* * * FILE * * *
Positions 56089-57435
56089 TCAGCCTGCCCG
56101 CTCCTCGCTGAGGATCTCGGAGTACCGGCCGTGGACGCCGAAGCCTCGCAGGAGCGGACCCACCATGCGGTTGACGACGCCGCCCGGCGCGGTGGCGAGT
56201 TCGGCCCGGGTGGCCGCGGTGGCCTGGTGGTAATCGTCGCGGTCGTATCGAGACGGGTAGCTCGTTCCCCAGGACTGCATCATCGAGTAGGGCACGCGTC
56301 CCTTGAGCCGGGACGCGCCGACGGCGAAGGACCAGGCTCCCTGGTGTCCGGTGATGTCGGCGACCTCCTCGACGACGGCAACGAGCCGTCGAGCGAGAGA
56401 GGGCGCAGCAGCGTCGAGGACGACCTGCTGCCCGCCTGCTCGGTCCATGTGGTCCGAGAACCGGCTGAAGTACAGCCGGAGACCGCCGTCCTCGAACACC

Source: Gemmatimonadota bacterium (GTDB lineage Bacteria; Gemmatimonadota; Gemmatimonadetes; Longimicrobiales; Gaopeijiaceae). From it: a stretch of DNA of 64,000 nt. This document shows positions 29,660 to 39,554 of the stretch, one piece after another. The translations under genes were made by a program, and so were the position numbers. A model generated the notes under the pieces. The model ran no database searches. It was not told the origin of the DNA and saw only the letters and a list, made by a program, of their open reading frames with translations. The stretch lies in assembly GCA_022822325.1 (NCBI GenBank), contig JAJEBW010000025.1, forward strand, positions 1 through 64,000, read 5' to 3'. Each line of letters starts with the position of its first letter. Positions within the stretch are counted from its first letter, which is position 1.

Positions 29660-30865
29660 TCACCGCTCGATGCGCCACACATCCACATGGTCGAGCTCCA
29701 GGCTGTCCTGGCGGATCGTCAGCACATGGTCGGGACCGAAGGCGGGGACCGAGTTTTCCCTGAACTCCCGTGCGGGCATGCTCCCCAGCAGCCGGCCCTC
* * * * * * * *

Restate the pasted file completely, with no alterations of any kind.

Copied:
Positions 56089-57435
56089 TCAGCCTGCCCG
56101 CTCCTCGCTGAGGATCTCGGAGTACCGGCCGTGGACGCCGAAGCCTCGCAGGAGCGGACCCACCATGCGGTTGACGACGCCGCCCGGCGCGGTGGCGAGT
56201 TCGGCCCGGGTGGCCGCGGTGGCCTGGTGGTAATCGTCGCGGTCGTATCGAGACGGGTAGCTCGTTCCCCAGGACTGCATCATCGAGTAGGGCACGCGTC
56301 CCTTGAGCCGGGACGCGCCGACGGCGAAGGACCAGGCTCCCTGGTGTCCGGTGATGTCGGCGACCTCCTCGACGACGGCAACGAGCCGTCGAGCGAGAGA
56401 GGGCGCAGCAGCGTCGAGGACGACCTGCTGCCCGCCTGCTCGGTCCATGTGGTCCGAGAACCGGCTGAAGTACAGCCGGAGACCGCCGTCCTCGAACACC

Source: Gemmatimonadota bacterium (GTDB lineage Bacteria; Gemmatimonadota; Gemmatimonadetes; Longimicrobiales; Gaopeijiaceae). From it: a stretch of DNA of 64,000 nt. This document shows positions 29,660 to 39,554 of the stretch, one piece after another. The translations under genes were made by a program, and so were the position numbers. A model generated the notes under the pieces. The model ran no database searches. It was not told the origin of the DNA and saw only the letters and a list, made by a program, of their open reading frames with translations. The stretch lies in assembly GCA_022822325.1 (NCBI GenBank), contig JAJEBW010000025.1, forward strand, positions 1 through 64,000, read 5' to 3'. Each line of letters starts with the position of its first letter. Positions within the stretch are counted from its first letter, which is position 1.

Positions 29660-30865
29660 TCACCGCTCGATGCGCCACACATCCACATGGTCGAGCTCCA
29701 GGCTGTCCTGGCGGATCGTCAGCACATGGTCGGGACCGAAGGCGGGGACCGAGTTTTCCCTGAACTCCCGTGCGGGCATGCTCCCCAGCAGCCGGCCCTC